from The American Heritage® Dictionary of the English Language, 4th Edition
- transitive v. To do or perform habitually or customarily; make a habit of: practices courtesy in social situations.
- transitive v. To do or perform (something) repeatedly in order to acquire or polish a skill: practice a dance step.
- transitive v. To give lessons or repeated instructions to; drill: practiced the students in handwriting.
- transitive v. To work at, especially as a profession: practice law.
- transitive v. To carry out in action; observe: practices a religion piously.
- transitive v. Obsolete To plot (something evil).
- intransitive v. To do or perform something habitually or repeatedly.
- intransitive v. To do something repeatedly in order to acquire or polish a skill.
- intransitive v. To work at a profession.
- intransitive v. Archaic To intrigue or plot.
- n. A habitual or customary action or way of doing something: makes a practice of being punctual.
- n. Repeated performance of an activity in order to learn or perfect a skill: Practice will make you a good musician.
- n. A session of preparation or performance undertaken to acquire or polish a skill: goes to piano practice weekly; scheduled a soccer practice for Saturday.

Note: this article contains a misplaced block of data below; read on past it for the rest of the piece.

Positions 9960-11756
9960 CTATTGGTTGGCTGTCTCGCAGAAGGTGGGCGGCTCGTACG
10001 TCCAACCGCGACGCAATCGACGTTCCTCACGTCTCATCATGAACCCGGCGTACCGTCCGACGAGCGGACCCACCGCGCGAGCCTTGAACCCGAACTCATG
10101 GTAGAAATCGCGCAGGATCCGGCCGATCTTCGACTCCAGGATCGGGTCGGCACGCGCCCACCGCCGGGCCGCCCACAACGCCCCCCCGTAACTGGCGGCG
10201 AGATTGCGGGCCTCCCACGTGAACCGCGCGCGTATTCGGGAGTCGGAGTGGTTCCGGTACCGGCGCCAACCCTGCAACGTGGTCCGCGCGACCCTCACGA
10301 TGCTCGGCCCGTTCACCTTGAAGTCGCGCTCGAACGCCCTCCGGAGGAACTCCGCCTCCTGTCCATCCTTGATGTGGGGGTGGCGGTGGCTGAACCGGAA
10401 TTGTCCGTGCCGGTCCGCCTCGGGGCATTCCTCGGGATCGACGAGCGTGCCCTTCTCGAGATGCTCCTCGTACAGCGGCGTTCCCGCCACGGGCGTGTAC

- n. Archaic The skill so learned or perfected.
- n. The condition of being skilled through repeated exercise: out of practice.
- n. The act or process of doing something; performance or action: a theory that is difficult to put into practice.
- n. Exercise of an occupation or profession: the practice of law.
- n. The business of a professional person: an obstetrician with her own practice.
- n. A habitual or customary action or act. Often used in the plural: That company engages in questionable business practices. Facial tattooing is a standard practice among certain peoples.
- n. Law The methods of procedure used in a court of law.
- n. Archaic The act of tricking or scheming, especially with malicious intent.
- n. Archaic A trick, scheme, or intrigue.
from Wiktionary, Creative Commons Attribution/Share-Alike License
- n. Repetition of an activity to improve skill.
- n. The ongoing pursuit of a craft or profession, particularly in medicine or the fine arts.
- n. A place where a professional service is provided, such as a general practice.
- n. The observance of religious duties which a church requires of its members.
- n. A customary action, habit, or behavior; a manner or routine.
- n. Actual operation or experiment, in contrast to theory.
- n. synonym for "practice of law" or the methods and procedures appurtenant thereto, particularly with regard to special actions such as "motion practice", "trail practice", etc. Also with regard to specialties, eg., "family law practice", "media law practice"
- v. To repeat (an activity) as a way of improving one's skill in that activity.
- v. To repeat an activity in this way.